Reference is now made to FIG. 9 which depicts the relevant test registers TR3, TR4, and TR5 within the system register set of the preferred embodiment for programming/testing the L1 cache 216. It is to be understood that those skilled in the art will bring to mind with the aid of the present disclosure, other means for programming the locked down regions within the L1 cache 216 (such as, but not limited to, MSRs described hereinbelow), without departing from the scope or spirit of the present invention.

For cache writes, test registers TR3 and TR4 are initialized before writing to test register TR5. Eight 4-byte accesses are performed to access a complete cache line. During a cache write, 32-bits of data are written to test register TR3 and tag field information is written to the physical address selected by the ADDRESS field residing in test register TR4 and the SET field in TR5. During a cache read, the physical address resides in the ADDRESS field of test register TR4 and the SET field of test register TR5. The TVB, MESI and MRU fields of test register TR5 are updated with the information from the selected cache line. Test register TR3 returns the selected read data.

A cache flush occurs during a write to test register TR5 if the CTL field is set to zero. During a cache flush, all lines in the L1 cache 216 are read and those with MESI bits indicating "modified" are redefined as "shared". Table 6 below tabularizes the preferred field definitions of test registers TR3, TR4, and TR5.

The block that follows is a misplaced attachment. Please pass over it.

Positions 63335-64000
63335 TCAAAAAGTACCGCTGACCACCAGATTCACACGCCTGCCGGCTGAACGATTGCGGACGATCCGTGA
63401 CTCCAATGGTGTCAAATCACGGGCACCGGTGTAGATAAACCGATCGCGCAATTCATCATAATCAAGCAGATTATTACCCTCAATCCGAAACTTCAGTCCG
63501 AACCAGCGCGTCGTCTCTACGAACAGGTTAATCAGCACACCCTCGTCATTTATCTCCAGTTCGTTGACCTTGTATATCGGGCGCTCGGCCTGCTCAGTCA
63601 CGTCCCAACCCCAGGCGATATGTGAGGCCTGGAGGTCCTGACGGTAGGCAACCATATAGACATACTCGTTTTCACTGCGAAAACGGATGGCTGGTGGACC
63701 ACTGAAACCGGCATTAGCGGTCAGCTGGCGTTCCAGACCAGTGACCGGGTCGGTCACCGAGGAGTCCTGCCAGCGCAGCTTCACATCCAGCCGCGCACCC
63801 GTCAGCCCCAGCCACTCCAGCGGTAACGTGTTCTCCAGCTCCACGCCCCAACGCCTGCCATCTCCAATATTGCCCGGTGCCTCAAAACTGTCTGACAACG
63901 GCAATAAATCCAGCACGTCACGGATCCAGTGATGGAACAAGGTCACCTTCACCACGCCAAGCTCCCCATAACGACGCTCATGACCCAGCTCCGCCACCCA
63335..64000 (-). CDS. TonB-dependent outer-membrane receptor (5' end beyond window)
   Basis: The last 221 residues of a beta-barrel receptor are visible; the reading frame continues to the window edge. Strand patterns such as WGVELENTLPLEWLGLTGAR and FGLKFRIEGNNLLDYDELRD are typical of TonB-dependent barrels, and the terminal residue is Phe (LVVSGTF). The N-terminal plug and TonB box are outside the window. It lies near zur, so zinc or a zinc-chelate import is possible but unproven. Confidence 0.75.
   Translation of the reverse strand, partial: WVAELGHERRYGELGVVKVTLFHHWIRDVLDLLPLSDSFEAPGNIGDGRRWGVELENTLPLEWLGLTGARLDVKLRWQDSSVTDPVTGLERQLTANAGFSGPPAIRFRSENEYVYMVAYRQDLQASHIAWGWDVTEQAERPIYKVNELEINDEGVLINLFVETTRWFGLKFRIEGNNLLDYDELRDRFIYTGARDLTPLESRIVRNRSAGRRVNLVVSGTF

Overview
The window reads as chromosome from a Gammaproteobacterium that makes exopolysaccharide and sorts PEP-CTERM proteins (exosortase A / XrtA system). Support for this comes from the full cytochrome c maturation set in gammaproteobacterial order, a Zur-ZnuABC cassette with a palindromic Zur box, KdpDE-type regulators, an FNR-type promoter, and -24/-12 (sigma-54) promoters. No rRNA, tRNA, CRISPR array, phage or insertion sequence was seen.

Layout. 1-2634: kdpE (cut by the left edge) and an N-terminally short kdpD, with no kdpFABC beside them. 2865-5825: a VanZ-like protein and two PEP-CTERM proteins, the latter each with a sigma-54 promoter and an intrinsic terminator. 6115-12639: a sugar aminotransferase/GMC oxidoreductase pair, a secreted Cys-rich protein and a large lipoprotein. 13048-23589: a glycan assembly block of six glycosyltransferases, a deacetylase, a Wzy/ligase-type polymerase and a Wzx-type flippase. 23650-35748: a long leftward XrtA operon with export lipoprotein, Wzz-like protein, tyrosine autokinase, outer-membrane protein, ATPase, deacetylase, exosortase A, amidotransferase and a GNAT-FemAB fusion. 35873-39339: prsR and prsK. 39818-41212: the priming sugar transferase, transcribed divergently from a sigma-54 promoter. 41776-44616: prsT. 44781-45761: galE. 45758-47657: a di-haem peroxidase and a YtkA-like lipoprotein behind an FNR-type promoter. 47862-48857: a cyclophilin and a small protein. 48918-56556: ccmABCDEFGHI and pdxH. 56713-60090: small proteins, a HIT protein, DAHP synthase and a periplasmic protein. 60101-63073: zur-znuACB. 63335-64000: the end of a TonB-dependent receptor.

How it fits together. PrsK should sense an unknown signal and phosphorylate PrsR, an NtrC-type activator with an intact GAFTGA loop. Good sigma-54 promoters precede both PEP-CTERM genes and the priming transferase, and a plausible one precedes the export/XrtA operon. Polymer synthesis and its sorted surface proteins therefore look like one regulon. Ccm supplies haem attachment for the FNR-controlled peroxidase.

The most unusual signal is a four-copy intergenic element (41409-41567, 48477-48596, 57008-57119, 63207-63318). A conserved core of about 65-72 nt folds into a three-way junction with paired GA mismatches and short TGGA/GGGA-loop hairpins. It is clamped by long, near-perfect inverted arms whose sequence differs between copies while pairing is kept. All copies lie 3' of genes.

TABLE 6__________________________________________________________________________Field Definitions of TR3, TR4, and TR5REGISTER NAME    FIELD NAME           RANGE                DESCRIPTION__________________________________________________________________________TR5      SMI    23   SMI Address Bit Selects                separate/cacheable SMI code/data space    V, MESI           19-16                Valid, MESI Bits                If = 1000, Modified                If = 1001, Shared                If = 1010, Exclusive                If = 0011, Invalid                If = 1100, Locked-Valid                If = 0111, Locked-Invalid                Else = Undefined    MRU    11-8 Used to determine the More Recently                Used set    SET    5-4  Cache Set Selects one of four cache sets                to perform operation on.    CTL    1-0  Control field                If = 00: flush cache without invalidate                If = 01: write cache                If = 10: read cache                If = 11: no cache or test register                modificationTR4      ADDRESS           31-2 Physical AddressTR3      DATA   31-0 Data written or read during a cache__________________________________________________________________________                test